Redemptive suffering is a beautiful and perfect love. We are able to suffer redemptively only through the grace of Christ. You might sometimes hear Catholics say about suffering – “offer it up.” That is because suffering can have a purpose when it is united with Christ on the cross. It can bring much hope and joy into your life even in the midst of suffering to know that something beautiful is being brought about from something difficult. The important thing to realize is that redemptive suffering is not something you go through alone—Christ is with you, experiencing it with you! In our suffering which is offered to Christ, He draws us into Himself and into His Sacred Heart.

“Offering it up” transforms suffering from misery into love. However, when someone is in the midst of deep suffering, it can sound dismissive to tell them to “offer it up.” We must be empathetic to those who suffer, for it is sometimes difficult to see how suffering can be redemptive when one is in the midst of terrible suffering, or if a child or a loved one is suffering. However, we can pray not only to offer up our own sufferings for the sake of others, but we can pray also that the Lord will use the sufferings of others for their own purification and spiritual growth, even if they cannot see to do so themselves. All suffering, when united with Christ’s suffering, is redemptive. As St. Paul tells us, “Now I rejoice in my sufferings for your sake, and in my flesh I am filling up what is lacking in the afflictions of Christ on behalf of his body, which is the church…” (Col 1:24). Christ’s sacrifice on the cross was perfect, but what is lacking from His perfect sacrifice? Only our participation in it. Christ’s perfect sacrifice on the cross destroyed death and the eternal effects of sin. And in our suffering, united with His, He gives us the power to participate in the salvation He won for us.

Suffering can bring a profound loneliness at times. However, it is this loneliness which can cause us to reach out, past earthly comfort, to the One who calls us to participate in the mystery of suffering with Him. Jesus chose to enter into our loneliness by becoming human.  He experienced profound loneliness in the Garden of Gethsemane, where he underwent His agony as He prepared for His impending death, and even His disciples did not stay awake with Him. (cf. Matt 26:36-45). On the cross Jesus cried out, “My God, my God, why have you forsaken me?” (Matt. 27:46). By His Passion, Jesus endured the ultimate loneliness in order to fill our loneliness with His presence, and in our suffering, He is profoundly present.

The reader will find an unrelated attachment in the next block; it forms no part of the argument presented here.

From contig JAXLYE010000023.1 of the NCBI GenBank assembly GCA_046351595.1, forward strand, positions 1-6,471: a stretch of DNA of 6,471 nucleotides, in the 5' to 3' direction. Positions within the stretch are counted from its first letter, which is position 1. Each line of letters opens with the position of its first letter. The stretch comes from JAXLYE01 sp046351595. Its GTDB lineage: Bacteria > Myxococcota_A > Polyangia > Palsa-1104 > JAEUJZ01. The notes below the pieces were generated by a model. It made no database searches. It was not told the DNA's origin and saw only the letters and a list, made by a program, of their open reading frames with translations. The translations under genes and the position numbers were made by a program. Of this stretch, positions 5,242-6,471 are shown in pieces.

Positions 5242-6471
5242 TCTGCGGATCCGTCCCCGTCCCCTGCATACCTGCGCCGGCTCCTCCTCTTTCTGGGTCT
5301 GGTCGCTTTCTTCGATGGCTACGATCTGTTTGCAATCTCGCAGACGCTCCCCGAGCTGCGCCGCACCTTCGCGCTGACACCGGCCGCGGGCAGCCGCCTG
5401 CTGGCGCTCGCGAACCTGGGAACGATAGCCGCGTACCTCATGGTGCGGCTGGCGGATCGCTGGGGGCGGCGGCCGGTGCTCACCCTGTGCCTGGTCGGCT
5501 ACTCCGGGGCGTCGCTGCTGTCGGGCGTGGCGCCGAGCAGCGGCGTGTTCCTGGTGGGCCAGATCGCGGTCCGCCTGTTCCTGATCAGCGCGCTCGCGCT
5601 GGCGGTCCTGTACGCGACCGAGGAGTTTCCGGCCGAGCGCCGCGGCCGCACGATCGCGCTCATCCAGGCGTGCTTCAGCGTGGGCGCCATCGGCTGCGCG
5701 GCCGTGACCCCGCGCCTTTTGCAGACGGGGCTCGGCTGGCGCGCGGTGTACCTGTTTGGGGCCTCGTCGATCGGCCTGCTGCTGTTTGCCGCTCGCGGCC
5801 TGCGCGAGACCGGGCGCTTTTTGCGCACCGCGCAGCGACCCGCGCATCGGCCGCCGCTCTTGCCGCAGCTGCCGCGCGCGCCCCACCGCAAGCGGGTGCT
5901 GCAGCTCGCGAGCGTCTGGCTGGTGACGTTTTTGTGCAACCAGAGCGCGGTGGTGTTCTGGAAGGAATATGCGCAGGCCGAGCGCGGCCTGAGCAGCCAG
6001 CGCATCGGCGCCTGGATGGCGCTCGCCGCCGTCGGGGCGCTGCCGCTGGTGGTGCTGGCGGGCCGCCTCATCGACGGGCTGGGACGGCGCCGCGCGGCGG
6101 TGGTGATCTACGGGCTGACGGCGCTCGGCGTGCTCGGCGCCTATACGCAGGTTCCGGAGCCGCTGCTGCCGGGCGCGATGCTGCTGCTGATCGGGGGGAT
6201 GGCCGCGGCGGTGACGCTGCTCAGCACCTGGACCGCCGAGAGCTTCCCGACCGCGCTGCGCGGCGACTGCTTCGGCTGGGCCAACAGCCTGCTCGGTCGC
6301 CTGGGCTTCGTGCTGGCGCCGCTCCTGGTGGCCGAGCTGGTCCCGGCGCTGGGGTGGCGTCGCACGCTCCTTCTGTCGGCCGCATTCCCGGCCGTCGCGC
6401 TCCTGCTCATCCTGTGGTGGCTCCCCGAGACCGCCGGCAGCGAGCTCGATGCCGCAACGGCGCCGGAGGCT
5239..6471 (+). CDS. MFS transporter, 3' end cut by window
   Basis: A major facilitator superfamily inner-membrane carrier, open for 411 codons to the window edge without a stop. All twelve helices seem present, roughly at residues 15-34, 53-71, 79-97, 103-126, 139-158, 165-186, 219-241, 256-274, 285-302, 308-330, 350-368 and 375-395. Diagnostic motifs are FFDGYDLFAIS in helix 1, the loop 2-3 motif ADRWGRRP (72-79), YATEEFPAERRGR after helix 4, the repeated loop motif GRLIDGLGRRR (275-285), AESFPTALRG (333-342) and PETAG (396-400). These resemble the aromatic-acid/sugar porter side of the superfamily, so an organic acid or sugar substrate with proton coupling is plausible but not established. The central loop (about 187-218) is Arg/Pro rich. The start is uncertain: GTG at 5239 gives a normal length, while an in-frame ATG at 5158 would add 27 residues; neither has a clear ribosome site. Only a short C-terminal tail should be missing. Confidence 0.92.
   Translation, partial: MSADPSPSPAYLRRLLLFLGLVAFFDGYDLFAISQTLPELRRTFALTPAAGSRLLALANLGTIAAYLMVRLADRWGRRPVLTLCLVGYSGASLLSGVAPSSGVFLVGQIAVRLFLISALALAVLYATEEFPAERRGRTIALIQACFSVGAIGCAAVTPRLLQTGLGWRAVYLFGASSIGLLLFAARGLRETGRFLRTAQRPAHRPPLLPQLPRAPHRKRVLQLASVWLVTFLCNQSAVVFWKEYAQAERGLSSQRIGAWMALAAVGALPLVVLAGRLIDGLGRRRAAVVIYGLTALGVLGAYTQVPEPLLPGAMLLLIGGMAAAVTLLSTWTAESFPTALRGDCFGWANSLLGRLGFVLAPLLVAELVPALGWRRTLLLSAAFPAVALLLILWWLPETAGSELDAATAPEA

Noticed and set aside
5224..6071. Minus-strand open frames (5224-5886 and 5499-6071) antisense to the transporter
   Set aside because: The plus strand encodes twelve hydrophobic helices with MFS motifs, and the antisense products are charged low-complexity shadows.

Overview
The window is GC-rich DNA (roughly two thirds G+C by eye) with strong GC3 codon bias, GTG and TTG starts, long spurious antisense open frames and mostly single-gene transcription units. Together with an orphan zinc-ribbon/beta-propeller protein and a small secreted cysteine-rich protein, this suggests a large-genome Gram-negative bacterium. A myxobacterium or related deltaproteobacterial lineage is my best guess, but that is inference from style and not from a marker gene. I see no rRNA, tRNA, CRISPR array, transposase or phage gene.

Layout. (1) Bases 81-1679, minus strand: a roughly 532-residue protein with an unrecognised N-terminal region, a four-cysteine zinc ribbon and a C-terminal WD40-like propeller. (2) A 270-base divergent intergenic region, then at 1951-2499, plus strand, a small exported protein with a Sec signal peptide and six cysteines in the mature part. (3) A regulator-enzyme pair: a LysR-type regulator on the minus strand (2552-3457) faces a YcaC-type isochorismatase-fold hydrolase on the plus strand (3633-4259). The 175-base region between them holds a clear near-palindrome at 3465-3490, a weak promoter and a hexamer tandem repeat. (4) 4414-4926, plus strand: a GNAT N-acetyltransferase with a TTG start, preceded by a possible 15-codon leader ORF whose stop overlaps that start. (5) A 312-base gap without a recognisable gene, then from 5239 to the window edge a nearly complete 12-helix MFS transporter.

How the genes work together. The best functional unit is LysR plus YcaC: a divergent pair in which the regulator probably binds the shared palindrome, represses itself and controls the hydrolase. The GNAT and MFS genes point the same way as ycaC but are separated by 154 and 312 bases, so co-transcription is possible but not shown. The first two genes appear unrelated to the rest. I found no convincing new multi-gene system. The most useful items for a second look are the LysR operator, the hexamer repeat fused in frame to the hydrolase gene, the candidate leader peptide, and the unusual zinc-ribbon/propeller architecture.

As disciples of Jesus Christ, we are not called to seek out suffering, but when God allows suffering to come into our lives, we are called to accept the cross He offers us and embrace the work God is performing in our souls as necessary for our purification and sanctification. Although He was sinless, Jesus gave us a perfect model to follow: “Surely he did not help angels but rather the descendants of Abraham; therefore, he had to become like his brothers in every way, that he might be a merciful and faithful high priest before God to expiate the sins of the people. Because he himself was tested through what he suffered, he is able to help those who are being tested.” (Heb 2:16-18). Jesus beautifully demonstrates this in the Garden of Gethsemane as He says, “My Father, if it is possible, let this cup pass from me; yet, not as I will, but as you will.” (Matt 26:39). Many great saints throughout the ages have also embraced this essential reality of the cross in their lives and have given us an example of embracing suffering.

READ: Bishop Strickland reaffirms the true purpose of marriage, the priesthood in new pastoral letter

Pope St. John Paul II left us a beautiful apostolic letter, Salvifici Doloris, in which he contemplates the role of suffering in salvation history, including how Our Blessed Mother exemplifies what it means to share in Christ’s suffering: “’… As a witness to her Son’s Passion by her presence, and as a sharer in it by her compassion, Mary offered a unique contribution to the Gospel of suffering,’ … She truly has a special title to be able to claim that she ‘completes in her flesh’ – as already in her heart – ‘what is lacking in Christ’s afflictions.’” (Salvifici Doloris, para. 25)

St. Gemma Galgani, also known as the Flower of Lucca, was a mystic who was born in 1878 in Italy. Throughout her life she had many mystical experiences. She suffered greatly, and she died of tuberculosis at age 25. She gave us this beautiful message on suffering: “Jesus once said to me, ‘Do you know, daughter, for what reason I send crosses to souls dear to me? I desire to possess their souls, entirely, and for this I surround them with crosses, and I enclose them in sufferings and tribulation, that they may not escape from my hands; and for this I scatter thorns, that souls may fasten their affections upon no one, but find all content in Me alone. My daughter, if you do not feel the cross, it cannot be called a cross. Be sure that under the cross you will not be lost.” (St Gemma Galgani, Letter to Monsignor Volpi)